- Museum number
Brass ewer inlaid with silver and copper; made of several sheets of brass hammered and welded. Decorated in relief around the spout and neck with figures of lions and birds.
- Production date
Height: 38 centimetres
- Curator's comments
- This was once meant to hold water for washing. It belongs to a group of long-spouted ewers attributed to Herat in the late 1100s and early 1200s, when this city flourished as a centre for the production of inlaid brass objects before the Mongol invasions of the mid-1200s. Examples of this type have passed through the art market in recent years (e.g., Boisgirard, 'Arts d'Orient et de l'Islam', Paris, 11 April 2013, p.72, lot 128)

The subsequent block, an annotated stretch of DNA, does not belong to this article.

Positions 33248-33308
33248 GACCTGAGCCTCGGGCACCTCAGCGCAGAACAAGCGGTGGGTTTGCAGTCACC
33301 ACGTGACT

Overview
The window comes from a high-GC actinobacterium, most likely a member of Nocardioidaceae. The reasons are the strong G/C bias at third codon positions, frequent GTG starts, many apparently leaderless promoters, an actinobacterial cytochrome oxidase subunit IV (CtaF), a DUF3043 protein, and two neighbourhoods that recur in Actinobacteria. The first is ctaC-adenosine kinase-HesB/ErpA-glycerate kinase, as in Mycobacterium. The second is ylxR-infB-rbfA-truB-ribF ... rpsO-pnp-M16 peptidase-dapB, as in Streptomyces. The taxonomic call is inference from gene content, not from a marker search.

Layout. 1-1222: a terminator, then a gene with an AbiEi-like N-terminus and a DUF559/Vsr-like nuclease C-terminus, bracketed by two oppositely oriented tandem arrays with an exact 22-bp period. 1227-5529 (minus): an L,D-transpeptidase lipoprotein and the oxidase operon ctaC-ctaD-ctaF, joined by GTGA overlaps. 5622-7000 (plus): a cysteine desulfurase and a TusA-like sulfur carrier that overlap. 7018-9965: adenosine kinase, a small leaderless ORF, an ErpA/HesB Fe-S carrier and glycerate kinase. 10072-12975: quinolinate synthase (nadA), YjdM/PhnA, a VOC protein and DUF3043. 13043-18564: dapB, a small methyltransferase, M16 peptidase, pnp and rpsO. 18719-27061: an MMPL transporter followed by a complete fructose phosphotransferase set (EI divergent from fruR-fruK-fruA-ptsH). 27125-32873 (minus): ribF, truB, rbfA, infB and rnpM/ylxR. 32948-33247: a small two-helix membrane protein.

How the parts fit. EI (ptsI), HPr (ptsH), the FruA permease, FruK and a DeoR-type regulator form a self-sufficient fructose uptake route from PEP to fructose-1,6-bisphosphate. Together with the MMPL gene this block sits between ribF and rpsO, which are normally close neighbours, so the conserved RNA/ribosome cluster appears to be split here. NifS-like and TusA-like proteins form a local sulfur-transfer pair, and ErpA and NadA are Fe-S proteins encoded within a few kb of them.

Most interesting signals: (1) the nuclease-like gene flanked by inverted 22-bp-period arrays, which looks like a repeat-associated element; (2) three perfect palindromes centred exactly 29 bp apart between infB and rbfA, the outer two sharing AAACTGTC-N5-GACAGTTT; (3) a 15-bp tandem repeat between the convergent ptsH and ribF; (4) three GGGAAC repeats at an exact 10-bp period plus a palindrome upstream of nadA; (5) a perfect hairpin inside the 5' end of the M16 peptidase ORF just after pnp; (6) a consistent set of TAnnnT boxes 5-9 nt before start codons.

- On display (G33/dc34a/s3)
- Exhibition history
2011 March-July, London, BM, 'No Equal in All the World: Artistic Legacies from Herat, Afghanistan'
2004 7 Jan-7 Apr, Kuala Lumpur, Islamic Arts Museum Malaysia, 'Mightier than the Sword'
2003 22 Mar-25 May, University of Melbourne, Ian Potter Museum of Art, 'Mightier than the Sword'
2000 1 Nov, Durham, Writing Arabic
- Acquisition date
- Acquisition notes
- MLA Register: "Before 1845 these ewers were in the possession of a Roman jeweller named Rota; they then passed into that of M. Odiot of Paris (see M. A. Lanci, Trattato delle symboliche rappresentanze arabiche, Paris 1845, p. 62)."
- Middle East
- Registration number